Fill in the blank: In recent weeks, China's stock markets have __________________.
- A) Wiped out as much as $2 trillion of investors' wealth.
- B) Swung by as much as 10% in a matter of hours.
- C) Scared the living daylights out of millions of shareholders.
- D) All of the above.
Yes, correct! The answer is "all of the above." China's stocks markets have been swinging wildly since the middle of last month. One minute shares are up 6%, the next they're down 5% and plunging into a bear market. The main Shanghai market lurched lower again Friday, losing 5.8% over an extremely volatile trading session.
Here's what you need to know:
1) First, relax -- at least for now. Unless you're reading this from China, you probably don't have much invested in these markets. Foreigners own just 1.5% of Chinese shares, according to Capital Economics. That number is growing, but only very gradually.
2) For Chinese investors, however, it's been a very wild ride. The Shanghai Composite -- the world's third largest stock exchange if you add up the value of its companies -- has lost 24% since June 12. The bears are growling even louder on the smaller Shenzhen Composite, down roughly 30% in the same period.
3) Right, but those markets are still up for the year? Yes, that's true. The sharp losses follow a long bull run. The Shanghai Composite is still up 20% since Jan 1.
4) Still, there's a lot of pain out there, especially among retail investors. Just 10% to 12% of Chinese households own shares, but a wave of newbie investors have flooded into the market this year. Brokers opened four million new accounts in a single week in April, according to BlackRock.
5) Analysts have come up with a bunch of theories to explain why the bubble burst. Here's the most compelling: Shares prices had got way ahead of economic growth -- now at its weakest since 2009 -- and company profits, which are actually lower than a year ago.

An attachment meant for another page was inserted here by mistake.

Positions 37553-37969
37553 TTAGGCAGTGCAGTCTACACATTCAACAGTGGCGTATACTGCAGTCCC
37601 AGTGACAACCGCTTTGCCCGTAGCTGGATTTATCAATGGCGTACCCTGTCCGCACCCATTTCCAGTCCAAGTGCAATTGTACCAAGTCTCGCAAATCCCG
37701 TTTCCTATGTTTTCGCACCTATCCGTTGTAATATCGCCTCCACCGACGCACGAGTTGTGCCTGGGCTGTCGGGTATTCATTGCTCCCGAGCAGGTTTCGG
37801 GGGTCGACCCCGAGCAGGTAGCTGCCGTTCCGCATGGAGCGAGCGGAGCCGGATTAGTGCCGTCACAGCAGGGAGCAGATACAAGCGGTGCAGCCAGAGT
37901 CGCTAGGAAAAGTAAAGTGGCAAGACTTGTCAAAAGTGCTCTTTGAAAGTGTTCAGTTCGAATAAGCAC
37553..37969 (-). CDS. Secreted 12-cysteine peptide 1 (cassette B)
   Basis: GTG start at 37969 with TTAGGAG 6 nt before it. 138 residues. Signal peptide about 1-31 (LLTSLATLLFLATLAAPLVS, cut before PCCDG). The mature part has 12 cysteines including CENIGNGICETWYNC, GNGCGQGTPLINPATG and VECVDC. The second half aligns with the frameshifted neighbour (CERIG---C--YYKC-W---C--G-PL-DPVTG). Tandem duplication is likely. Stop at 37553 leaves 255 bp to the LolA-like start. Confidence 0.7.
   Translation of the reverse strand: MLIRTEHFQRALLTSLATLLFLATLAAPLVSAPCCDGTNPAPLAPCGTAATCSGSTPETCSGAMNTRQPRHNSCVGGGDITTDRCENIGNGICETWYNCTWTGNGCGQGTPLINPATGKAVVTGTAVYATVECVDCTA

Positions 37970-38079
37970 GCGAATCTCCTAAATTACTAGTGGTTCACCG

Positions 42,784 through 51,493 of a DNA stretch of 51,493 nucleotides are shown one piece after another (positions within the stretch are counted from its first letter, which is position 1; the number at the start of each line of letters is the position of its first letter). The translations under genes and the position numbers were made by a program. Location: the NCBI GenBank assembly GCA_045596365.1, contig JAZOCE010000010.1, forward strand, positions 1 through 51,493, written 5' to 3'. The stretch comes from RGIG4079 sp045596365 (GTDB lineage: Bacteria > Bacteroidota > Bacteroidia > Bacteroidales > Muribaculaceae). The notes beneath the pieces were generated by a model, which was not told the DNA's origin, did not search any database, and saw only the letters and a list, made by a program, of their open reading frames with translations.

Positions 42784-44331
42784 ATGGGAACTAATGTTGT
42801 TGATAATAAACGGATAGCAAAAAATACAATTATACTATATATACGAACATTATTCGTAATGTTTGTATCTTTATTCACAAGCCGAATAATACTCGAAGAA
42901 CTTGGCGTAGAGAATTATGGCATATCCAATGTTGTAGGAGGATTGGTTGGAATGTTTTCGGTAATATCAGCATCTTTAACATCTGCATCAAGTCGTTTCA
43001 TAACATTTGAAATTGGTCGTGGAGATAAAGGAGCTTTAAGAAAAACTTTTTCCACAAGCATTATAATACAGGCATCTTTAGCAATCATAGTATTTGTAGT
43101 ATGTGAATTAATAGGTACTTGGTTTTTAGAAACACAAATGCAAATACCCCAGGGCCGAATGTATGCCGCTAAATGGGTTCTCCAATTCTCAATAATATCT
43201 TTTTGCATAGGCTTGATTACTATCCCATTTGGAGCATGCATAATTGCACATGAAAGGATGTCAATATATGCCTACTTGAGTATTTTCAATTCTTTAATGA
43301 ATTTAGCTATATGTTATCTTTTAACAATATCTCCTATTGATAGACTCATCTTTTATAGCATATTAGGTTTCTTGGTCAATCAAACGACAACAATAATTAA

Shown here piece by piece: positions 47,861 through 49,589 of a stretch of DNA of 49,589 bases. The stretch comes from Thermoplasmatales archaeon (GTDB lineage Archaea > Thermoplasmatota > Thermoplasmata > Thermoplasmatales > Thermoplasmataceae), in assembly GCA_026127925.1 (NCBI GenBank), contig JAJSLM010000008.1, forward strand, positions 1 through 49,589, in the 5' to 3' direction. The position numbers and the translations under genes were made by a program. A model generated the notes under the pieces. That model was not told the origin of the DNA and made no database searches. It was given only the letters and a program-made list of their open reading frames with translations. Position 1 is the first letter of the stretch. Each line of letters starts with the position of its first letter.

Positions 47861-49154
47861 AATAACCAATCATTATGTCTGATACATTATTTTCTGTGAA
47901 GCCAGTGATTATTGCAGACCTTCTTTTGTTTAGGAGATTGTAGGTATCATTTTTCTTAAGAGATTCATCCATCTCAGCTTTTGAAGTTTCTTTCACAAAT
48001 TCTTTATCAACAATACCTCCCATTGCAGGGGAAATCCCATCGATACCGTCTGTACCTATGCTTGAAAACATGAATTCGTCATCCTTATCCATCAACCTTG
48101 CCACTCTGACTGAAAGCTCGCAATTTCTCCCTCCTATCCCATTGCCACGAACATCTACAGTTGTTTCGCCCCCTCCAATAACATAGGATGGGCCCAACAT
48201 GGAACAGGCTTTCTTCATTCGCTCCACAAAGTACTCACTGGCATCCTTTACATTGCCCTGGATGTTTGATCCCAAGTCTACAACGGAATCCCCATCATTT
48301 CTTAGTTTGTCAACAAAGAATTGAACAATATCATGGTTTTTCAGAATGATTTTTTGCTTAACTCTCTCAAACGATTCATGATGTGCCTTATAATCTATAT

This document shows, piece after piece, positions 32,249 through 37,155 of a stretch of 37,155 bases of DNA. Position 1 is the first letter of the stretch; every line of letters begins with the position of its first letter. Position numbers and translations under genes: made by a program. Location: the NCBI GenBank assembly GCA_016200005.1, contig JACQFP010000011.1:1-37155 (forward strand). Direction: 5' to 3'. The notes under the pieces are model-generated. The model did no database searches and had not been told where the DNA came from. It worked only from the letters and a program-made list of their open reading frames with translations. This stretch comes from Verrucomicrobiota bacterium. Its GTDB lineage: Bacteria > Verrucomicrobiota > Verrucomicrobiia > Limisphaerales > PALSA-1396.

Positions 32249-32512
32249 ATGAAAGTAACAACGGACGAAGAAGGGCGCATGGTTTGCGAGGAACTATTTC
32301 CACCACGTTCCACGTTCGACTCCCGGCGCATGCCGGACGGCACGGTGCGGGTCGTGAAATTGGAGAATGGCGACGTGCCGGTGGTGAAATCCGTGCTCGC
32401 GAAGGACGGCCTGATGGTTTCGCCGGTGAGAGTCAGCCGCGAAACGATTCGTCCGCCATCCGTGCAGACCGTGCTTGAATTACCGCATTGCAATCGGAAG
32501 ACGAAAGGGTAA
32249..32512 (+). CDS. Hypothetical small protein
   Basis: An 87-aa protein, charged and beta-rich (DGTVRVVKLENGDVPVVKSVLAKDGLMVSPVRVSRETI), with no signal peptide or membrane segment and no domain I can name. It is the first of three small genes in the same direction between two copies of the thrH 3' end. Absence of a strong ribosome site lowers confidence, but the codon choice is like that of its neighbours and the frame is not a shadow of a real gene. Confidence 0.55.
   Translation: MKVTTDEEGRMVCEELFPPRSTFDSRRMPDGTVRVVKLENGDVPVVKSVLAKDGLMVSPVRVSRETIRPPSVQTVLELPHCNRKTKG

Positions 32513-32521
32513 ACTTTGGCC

6) Particularly troubling is an explosion in margin trading. That's when investors buy stocks with borrowed money. When margin bets go sour, investors are forced to quickly pay back huge amounts of cash.
7) Things could get much worse. According to Oxford Economics, shares may have to fall another 35% or so to bring them into line with long-term averages.
8) Trouble in the stock market has the potential to ripple through the Chinese economy, the second biggest on the planet with trade ties to nearly every country. Another 30% fall would erase roughly $1 trillion in wealth. That could have a big impact far beyond China.
9) Beijing is worried and is trying to prevent panic. The central bank has already cut interest rates to a record low. Market regulators have tried to reassure investors by blaming "irresponsible internet hearsay" and critical commentaries for "disturbing market order."
10) Regulators have also launched an investigation into possible market manipulation. Criminal cases will be referred to security authorities, they said.
11) But official moves could simply pump more air into the bubble, risking an even bigger crash. Regulators further relaxed rules on margin trading Thursday.
--Sophia Yan contributed to this report